Map Shows Every Hate Crime Reported in DC in 2016 - NBC4 Washington

Map Shows Every Hate Crime Reported in DC in 2016

More than 100 police reports tell the troubling stories of dozens of victims

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    NEWSLETTERS

    Hate Crimes Spike in DC

    The number of hate crime reports in D.C. rose from 2015 to 2016, and trends suggest it will continue to climb. News4's Mark Segraves speaks with the head of the D.C. Office of Human Rights on what may be happening.

    (Published Tuesday, June 20, 2017)

    A dramatically higher number of people reported being the victims of hate crimes in Washington, D.C. in 2016 than in 2015 -- and data for 2017 thus far suggests a continued increase.

    The Metropolitan Police Department provided News4 with the police reports for every hate crime reported in the city in 2016. The data does not include any incidents that occurred on federal land or at universities.

    Source: Metropolitan Police Department

    The interactive map above shows each of these reported crimes. Click on each dot to read what happened, when and how police categorized the incident.

    The numbers of hate crimes reported in the District were up in every category in 2016. The majority of the 106 crimes were committed on the basis of the victim's perceived sexual orientation, gender identity or gender expression. Fifty-six crimes in these categories were reported in 2016, marking a 51 percent increase from 2015.

    The director of the D.C. Office of Human Rights, Mónica Palacio, said she believes the real number of hate crimes is even higher.

    "We don't always hear about what's happening," she said.

    The police reports tell the troubling stories of dozens of victims.

    Two men were walking along Georgia Avenue near the Petworth Metro station one evening in May 2016 when a group of 10 males started shouting anti-gay slurs at them and throwing balled-up Metro pamphlets. The men kept walking but found themselves faced by another hostile group.

    "Hey, they gay! Let' f--- them up!" one of four females said, the victims told police.

    As the men tried to get into a car, the females threw rocks at them, spit in one of the men's faces and kicked out the driver's side mirror.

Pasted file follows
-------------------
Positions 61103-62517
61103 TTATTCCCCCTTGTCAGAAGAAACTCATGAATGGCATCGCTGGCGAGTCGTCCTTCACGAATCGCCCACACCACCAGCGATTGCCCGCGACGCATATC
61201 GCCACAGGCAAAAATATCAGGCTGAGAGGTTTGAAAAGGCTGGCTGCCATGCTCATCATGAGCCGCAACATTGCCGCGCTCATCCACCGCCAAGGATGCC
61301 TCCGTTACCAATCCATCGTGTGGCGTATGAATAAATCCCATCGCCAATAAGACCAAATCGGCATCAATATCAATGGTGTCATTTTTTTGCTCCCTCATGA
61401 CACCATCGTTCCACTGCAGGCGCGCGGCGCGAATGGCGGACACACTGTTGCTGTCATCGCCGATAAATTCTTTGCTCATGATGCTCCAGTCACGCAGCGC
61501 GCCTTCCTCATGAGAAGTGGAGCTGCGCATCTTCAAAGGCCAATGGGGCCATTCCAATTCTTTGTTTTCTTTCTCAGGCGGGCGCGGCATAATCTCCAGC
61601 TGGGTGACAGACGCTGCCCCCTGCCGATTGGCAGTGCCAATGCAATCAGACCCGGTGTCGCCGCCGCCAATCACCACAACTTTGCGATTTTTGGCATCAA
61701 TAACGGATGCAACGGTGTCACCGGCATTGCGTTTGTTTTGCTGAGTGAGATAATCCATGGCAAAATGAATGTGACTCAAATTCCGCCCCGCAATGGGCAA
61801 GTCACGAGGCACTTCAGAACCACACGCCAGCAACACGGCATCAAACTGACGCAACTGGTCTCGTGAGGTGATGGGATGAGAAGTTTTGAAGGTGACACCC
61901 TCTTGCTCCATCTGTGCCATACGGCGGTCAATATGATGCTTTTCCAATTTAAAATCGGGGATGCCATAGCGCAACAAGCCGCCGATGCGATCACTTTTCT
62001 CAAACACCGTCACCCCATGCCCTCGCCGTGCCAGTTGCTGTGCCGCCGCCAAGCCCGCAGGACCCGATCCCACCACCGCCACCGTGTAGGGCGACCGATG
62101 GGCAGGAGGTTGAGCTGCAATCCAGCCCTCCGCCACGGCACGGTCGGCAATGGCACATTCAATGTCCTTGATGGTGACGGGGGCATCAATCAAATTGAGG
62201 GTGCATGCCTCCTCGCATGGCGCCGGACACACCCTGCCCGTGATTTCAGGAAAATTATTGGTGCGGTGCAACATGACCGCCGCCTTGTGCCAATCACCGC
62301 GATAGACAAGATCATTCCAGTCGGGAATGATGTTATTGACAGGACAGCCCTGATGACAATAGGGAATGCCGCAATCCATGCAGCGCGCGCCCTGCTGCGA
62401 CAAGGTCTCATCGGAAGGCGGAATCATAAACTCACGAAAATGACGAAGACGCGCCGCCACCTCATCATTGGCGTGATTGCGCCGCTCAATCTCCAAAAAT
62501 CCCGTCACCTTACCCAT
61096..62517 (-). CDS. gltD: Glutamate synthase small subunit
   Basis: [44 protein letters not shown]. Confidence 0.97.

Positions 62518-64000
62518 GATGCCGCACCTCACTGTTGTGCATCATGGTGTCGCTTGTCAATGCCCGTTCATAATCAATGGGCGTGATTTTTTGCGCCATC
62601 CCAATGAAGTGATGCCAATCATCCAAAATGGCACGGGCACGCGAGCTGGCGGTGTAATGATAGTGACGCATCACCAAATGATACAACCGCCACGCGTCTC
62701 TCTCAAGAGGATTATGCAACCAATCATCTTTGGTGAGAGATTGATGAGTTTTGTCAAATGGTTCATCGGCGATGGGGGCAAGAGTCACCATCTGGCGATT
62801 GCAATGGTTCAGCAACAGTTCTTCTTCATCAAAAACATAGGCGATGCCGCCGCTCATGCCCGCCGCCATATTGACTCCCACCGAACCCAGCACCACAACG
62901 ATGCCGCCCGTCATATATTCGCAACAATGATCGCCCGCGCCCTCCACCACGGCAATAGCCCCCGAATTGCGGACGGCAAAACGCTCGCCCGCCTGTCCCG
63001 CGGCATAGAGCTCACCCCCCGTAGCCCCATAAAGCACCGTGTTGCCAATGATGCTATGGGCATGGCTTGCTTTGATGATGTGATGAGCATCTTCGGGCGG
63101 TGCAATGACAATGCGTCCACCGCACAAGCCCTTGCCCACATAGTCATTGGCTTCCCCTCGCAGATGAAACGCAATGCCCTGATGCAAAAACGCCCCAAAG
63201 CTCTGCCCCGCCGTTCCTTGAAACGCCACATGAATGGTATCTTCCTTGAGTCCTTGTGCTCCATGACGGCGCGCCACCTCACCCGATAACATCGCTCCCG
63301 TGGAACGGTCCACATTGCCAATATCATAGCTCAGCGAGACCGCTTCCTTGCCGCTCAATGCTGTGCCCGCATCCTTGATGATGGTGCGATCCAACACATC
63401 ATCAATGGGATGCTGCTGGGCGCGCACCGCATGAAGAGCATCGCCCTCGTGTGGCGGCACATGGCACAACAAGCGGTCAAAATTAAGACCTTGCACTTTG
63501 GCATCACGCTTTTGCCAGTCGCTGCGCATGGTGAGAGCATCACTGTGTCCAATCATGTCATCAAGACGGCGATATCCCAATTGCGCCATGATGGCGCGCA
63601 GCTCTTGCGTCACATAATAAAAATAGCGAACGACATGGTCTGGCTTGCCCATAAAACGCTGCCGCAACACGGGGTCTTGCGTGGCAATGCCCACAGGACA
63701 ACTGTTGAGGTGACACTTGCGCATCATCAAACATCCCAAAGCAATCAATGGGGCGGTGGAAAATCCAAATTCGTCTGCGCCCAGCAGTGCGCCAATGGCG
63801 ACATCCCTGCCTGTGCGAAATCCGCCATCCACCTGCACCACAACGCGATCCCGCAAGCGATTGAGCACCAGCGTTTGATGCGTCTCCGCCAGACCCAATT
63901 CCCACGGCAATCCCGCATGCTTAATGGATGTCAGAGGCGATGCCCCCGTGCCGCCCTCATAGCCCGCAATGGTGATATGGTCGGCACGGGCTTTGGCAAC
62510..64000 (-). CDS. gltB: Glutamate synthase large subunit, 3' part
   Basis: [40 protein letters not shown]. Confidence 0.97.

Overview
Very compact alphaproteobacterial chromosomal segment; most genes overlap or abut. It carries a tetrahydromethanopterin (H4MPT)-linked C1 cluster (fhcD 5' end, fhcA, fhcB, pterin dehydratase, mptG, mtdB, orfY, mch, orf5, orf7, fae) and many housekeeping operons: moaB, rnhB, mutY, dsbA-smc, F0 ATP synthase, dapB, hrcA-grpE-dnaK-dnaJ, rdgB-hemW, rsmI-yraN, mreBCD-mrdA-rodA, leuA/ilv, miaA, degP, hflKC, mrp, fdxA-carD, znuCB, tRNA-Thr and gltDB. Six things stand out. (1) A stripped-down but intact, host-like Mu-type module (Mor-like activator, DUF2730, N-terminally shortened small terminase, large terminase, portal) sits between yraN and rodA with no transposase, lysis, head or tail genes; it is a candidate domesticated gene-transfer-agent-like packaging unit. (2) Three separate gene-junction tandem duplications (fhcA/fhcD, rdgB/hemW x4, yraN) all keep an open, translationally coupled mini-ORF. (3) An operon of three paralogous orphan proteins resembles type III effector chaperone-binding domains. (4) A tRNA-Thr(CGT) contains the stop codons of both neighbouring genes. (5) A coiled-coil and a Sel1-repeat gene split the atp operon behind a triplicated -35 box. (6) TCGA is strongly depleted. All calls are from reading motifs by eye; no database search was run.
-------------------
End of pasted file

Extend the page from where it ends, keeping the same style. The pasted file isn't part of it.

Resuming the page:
In October, near Logan Circle, a couple found the n-word gouged into their car. They're an interracial couple that has lived in the neighborhood for 19 years.

    In November, in Georgetown, a woman was walking about 1 a.m. when three people approached her. She moved off the sidewalk, but they pushed her down and yelled at her to take off her headscarf. Then, they laughed and walked away.

    Reported crimes in Northwest D.C. made up the majority of the reports, at 69 percent. Palacio posited that residents of that quadrant of the city may feel more comfortable calling the police than residents elsewhere.

    D.C. Police Chief Peter Newsham declined to answer questions about the trends. In March, he said the crimes run contrary to D.C. values.

    "We will not accept this as the new norm," he said at a news conference.

    In March, he attributed the increase to a rise in reporting, an increase in awareness about hate crimes and national issues.

    "It could be because people have become more emboldened because of some of the things that we've seen nationally," the police chief said, without elaborating.

    The designation of a reported crime as a hate crime can change at any time, and prosecutors can choose whether or not to prosecute as a hate crime. If someone is convicted of a hate crime, a judge can impose a sentence of up to 1.5 times the maximum term of imprisonment or fine, a police spokeswoman said.

    Overall crime in D.C. has decreased in the past two years.

    Police say they have made arrests in 34 of the hate crime cases reported in 2016, with a 32 percent closure rate. In 2017, they say they have made arrests in 16 of the 51 cases, also with a 32 percent closure rate.

    If trends for 2017 continue, the hate crime totals for the year will climb even higher than they were last year.

    Palacio, the Office of Human Rights director, encouraged anyone who thinks they were the victim of a crime to report it. She urged residents to not "normalize toxic language."

    "We want to live in a city where people feel safe communicating who they are without necessarily trying to annihilate people who are different than them," she said.

    Sarah Dean, Alexandra Kruse and Kyle Rempfer contributed reporting.